Difference between revisions of "Jamaica, Church of England Parish Register Transcripts - FamilySearch Historical Records"

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== Known Issues  ==
 
== Known Issues  ==
  
This collection has several rolls of light images. The films were scanned again to see if the quality could be improved, but unfortunately, due to the condition of the original microfilm, that was not possible.  
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{{HR Known Issues|no message=}}This collection has several rolls of light images. The films were scanned again to see if the quality could be improved, but unfortunately, due to the condition of the original microfilm, that was not possible.
  
 
== Contributions to This Article  ==
 
== Contributions to This Article  ==

Revision as of 22:45, 2 April 2011

FamilySearch Record Search This article describes a collection of historical records available at FamilySearch.org.
Access the records: Jamaica Church of England Parish Register Transcripts, 1664-1880 .
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Collection Time Period[edit | edit source]

This collection covers records for the years 1664 through 1880.

Record Description[edit | edit source]

Baptisms (christenings), marriages, and burials were recorded on blank pages in a bound book called a register. The events of baptism, marriage, and burial were all recorded in one volume until 1754, when a law required that marriages be recorded in a separate book. Banns, or proclamations of “an intent” to marry, were recorded in yet another book. Starting in 1812, preprinted registers were introduced, and then separate registers were kept for baptisms, marriages, and burials. Before 1812, bishops’ transcripts were usually recorded on loose pieces of paper. Following that year, the transcripts were recorded on the same preprinted forms as parish registers.

Record Content[edit | edit source]

Church of England parish register baptism records usually contain:
• Baptism date
• Name of the child
• Sex of the child
• Legitimacy of the child
• Marital status of the parents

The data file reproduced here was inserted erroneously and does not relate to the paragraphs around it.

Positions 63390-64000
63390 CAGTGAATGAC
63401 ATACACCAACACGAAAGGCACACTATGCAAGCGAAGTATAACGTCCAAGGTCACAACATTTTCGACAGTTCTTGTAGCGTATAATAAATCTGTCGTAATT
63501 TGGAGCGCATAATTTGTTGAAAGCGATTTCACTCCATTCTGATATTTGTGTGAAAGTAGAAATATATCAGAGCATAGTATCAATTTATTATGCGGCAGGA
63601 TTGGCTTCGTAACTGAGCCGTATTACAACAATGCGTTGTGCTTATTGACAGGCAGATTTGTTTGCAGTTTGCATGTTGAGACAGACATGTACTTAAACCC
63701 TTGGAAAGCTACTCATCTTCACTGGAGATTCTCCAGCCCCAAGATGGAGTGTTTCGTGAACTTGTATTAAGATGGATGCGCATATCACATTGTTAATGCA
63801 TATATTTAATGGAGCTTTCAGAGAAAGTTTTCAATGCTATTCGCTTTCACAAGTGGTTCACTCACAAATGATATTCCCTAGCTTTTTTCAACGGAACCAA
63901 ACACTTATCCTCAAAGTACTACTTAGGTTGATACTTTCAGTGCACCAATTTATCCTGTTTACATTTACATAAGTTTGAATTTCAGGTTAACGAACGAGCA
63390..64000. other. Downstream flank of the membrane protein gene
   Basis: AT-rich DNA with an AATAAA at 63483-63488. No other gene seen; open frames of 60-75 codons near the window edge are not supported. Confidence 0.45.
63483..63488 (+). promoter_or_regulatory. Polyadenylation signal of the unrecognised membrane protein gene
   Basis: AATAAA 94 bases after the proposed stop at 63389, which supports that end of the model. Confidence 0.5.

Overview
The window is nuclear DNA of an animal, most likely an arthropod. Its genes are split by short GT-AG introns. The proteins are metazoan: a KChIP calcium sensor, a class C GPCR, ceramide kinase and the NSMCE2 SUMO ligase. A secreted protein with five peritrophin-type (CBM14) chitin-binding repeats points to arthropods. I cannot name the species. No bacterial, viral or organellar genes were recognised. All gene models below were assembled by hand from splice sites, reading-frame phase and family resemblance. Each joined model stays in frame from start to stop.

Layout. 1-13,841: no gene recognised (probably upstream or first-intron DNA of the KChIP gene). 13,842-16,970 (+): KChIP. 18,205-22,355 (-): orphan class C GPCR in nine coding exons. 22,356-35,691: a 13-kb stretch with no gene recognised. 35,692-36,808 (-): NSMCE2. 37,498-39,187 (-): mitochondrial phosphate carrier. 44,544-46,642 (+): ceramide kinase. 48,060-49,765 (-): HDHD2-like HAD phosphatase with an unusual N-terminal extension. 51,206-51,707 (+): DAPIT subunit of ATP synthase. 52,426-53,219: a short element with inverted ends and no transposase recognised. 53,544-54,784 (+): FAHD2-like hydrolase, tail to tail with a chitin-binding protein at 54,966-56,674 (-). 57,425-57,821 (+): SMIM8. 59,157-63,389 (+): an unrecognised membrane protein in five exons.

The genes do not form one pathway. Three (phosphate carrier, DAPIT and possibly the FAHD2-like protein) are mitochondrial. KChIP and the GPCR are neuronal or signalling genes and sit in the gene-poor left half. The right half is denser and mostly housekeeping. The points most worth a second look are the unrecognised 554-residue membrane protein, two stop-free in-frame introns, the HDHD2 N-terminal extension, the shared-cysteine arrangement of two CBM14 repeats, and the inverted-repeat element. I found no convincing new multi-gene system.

• Social class of the parents
• Name of the father and often mother’s given name
• May list the residence of the parents, especially after 1812

Church of England parish register marriage records usually contain:
• Marriage date
• Name of the bride and groom
• Age of the bride and groom
• May list names of parents or other relatives
• Residence of the bride and groom
• Marital status of individuals and couples
• May list the dates that the marriage was announced (also called “banns published”). This normally took place on three separate occasions prior to the marriage and gave anyone with a valid reason a chance to object to the marriage.
• After 1754 the full names of witnesses are also given. After 1837 the full names of the fathers are given.
• May note if a spouse is single or widowed at the time of the marriage.

Church of England parish register burial records usually contain:
• Burial date
• Name of the deceased. If the deceased is a child, the father’s name might be given. If the deceased is a married woman, the husband’s name might be given.
• Age of the person
• Residence of the deceased
• May give the sex of the deceased
• Residence of the deceased

How to Use This Record[edit | edit source]

Parish registers are one of the best sources for identifying individuals and connecting them to parents, spouses, and other generations. In July 1837 the government instituted the civil registration of births, marriages, and deaths. However, parish registers continue to play an important role because they are often more readily available than civil registers. Bishops’ transcripts are a backup source for parish registers that are missing or illegible. If possible, you may want to search both the parish registers and the bishops’ transcripts since one is a handwritten copy of the other and might contain differences.